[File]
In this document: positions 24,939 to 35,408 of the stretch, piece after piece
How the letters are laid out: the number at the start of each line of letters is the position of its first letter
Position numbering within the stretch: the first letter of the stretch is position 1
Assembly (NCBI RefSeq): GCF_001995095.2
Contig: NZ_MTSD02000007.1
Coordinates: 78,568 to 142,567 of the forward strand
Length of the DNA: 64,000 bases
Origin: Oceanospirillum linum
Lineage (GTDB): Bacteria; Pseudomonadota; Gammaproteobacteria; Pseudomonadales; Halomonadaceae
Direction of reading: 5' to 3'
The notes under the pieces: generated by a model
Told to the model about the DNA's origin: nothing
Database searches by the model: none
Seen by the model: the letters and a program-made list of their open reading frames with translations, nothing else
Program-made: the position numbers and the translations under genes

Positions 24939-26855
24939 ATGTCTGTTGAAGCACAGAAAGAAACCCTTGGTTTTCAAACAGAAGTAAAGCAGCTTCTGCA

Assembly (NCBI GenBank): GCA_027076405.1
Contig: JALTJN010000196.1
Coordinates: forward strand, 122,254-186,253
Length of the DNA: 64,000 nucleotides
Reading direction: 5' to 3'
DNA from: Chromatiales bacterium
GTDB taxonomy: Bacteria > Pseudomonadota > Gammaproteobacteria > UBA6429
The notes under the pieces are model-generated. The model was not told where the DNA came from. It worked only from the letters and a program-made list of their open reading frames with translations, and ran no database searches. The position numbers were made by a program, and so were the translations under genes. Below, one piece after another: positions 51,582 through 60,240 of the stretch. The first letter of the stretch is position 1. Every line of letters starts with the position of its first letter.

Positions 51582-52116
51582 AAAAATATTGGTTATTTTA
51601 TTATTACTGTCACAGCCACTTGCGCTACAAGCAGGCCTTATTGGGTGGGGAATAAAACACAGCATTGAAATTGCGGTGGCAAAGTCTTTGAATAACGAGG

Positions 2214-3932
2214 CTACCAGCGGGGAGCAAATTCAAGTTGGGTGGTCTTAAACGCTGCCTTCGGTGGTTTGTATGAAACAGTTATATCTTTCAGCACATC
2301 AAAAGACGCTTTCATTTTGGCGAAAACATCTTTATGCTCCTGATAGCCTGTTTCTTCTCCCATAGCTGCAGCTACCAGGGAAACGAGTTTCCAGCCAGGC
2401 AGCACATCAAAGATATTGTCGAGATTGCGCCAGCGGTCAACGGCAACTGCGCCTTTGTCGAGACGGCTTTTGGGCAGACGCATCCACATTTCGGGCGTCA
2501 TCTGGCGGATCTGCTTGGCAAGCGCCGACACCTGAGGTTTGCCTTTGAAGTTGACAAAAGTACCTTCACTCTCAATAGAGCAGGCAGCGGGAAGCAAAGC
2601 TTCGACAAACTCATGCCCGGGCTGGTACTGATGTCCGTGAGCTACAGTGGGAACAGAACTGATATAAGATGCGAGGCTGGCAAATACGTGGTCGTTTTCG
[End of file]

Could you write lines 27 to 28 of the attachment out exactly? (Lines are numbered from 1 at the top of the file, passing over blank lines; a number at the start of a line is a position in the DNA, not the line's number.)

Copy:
51582 AAAAATATTGGTTATTTTA
51601 TTATTACTGTCACAGCCACTTGCGCTACAAGCAGGCCTTATTGGGTGGGGAATAAAACACAGCATTGAAATTGCGGTGGCAAAGTCTTTGAATAACGAGG